Alyn Smith MEP, Scottish full member of the European Parliament's Agriculture and Rural Development Committee, has welcomed a new study on the impact of the current US Farm Bill (presented to MEPs in a special session) as further evidence of the malign impact of publicly-funded crop insurance and risk management programmes, and a clear warning to EU policy makers not to adopt such proposals at the heart of the new Regulation on Rural Development in CAP reform.
Publicly-subsidised crop insurance was also criticised for creating moral hazard, and encouraging farmers to take on excessive risks, such as "plant crops in more risky areas, and create incentives for diversifying less, hence accruing the use of pesticides" or even incentivising the bringing into production of more vulnerable land. Finally, crop insurance schemes, while currently not counted towards crop-specific support under the US's Aggregate Measurement of Support quota at the WTO, could easily be vulnerable to challenge from a trading partner, due to the crop-specific nature of the contracts. A successful challenge would leave the US in violation of its
international trading requirements.
"This is important information, and fully bears out the opinion of Henry Waxman (ex-Chair of the House Oversight and Government Reform Committee) that insurance is "a textbook example of waste, fraud and abuse in federal spending."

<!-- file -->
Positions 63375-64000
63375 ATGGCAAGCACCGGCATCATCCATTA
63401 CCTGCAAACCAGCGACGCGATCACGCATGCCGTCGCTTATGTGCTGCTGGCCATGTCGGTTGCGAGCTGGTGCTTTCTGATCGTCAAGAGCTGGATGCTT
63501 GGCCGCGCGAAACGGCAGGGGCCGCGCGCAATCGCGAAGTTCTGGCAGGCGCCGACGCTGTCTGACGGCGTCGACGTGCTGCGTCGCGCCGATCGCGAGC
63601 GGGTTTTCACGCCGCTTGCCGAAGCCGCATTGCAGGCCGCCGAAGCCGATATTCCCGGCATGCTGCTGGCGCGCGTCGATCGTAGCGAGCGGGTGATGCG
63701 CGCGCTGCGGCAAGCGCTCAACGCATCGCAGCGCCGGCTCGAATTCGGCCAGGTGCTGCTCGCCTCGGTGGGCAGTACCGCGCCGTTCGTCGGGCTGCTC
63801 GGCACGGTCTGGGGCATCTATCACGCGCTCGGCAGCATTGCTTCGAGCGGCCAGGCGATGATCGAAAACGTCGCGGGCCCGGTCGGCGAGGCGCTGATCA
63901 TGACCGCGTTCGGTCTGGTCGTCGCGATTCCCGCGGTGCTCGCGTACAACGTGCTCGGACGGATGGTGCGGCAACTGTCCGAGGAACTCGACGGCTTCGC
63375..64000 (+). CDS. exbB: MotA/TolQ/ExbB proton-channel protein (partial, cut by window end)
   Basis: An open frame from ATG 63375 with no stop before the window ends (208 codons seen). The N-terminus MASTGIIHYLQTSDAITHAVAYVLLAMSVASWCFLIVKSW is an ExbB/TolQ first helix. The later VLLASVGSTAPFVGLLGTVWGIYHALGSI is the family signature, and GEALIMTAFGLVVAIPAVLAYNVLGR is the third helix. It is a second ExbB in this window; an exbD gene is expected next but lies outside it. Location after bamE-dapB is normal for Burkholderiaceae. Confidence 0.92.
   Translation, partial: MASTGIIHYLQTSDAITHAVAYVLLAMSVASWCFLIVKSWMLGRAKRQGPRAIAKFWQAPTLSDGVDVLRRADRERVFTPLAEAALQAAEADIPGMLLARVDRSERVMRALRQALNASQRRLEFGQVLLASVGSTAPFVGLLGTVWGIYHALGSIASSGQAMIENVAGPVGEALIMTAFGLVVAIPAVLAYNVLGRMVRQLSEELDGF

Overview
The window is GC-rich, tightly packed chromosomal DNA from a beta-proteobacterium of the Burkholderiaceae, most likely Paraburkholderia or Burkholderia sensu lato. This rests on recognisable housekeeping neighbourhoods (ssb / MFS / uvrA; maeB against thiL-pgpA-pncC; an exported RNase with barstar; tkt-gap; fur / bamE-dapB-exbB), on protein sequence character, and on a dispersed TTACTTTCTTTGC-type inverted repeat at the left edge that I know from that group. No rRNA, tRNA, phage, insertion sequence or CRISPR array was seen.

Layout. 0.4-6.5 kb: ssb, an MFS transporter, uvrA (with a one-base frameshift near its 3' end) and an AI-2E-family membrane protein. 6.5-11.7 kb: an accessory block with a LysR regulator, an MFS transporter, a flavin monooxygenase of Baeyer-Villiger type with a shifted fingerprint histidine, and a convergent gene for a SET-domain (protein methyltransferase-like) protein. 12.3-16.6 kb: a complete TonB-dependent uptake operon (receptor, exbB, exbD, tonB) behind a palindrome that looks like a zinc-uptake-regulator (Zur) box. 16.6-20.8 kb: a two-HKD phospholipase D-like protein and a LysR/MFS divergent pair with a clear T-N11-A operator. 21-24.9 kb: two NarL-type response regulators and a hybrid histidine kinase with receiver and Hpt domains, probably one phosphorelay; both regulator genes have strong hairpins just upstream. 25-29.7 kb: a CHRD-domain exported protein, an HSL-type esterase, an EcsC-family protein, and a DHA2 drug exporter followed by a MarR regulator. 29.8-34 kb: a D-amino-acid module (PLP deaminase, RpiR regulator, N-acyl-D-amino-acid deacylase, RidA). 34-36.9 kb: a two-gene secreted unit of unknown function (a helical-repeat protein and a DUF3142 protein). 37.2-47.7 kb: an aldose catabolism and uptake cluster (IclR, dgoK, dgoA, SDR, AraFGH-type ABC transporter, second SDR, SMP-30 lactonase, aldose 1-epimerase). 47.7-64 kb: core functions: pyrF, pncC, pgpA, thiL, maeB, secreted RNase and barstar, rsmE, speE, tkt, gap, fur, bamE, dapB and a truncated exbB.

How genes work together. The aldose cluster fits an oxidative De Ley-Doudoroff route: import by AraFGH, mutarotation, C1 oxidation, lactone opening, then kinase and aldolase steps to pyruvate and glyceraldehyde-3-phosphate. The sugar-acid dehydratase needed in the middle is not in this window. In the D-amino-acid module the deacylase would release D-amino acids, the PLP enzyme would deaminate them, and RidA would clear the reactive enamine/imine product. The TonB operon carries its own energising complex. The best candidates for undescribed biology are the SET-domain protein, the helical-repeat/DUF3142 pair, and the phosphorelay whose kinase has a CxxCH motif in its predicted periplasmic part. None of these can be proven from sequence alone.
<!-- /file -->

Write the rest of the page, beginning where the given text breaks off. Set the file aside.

"I have always been strongly opposed to subsidies from European funds for crop insurance and income insurance tools, because the financial commitments could potentially be extortionate and gobble up the entire Rural Development Budget; because we should not be spending European funds on hand-outs to insurance companies; and because, in a time of limited financial resources, we should be focusing help on measures which prevent risk through upgrading our agri-landscape systems, such as agri-environmental schemes and diversification tools, not on compensatory measures for disasters which already have occurred.
"If Europe wants to act on risk management, it should focus on the proposals for mutual funds, where farmers pool their own resources to help deal with common risks and problems, not through subsidising the profits of private insurance companies. Farmers are of course welcome to invest their own money as they see best fit to deal with their risks, but limited taxpayers money should and can be far more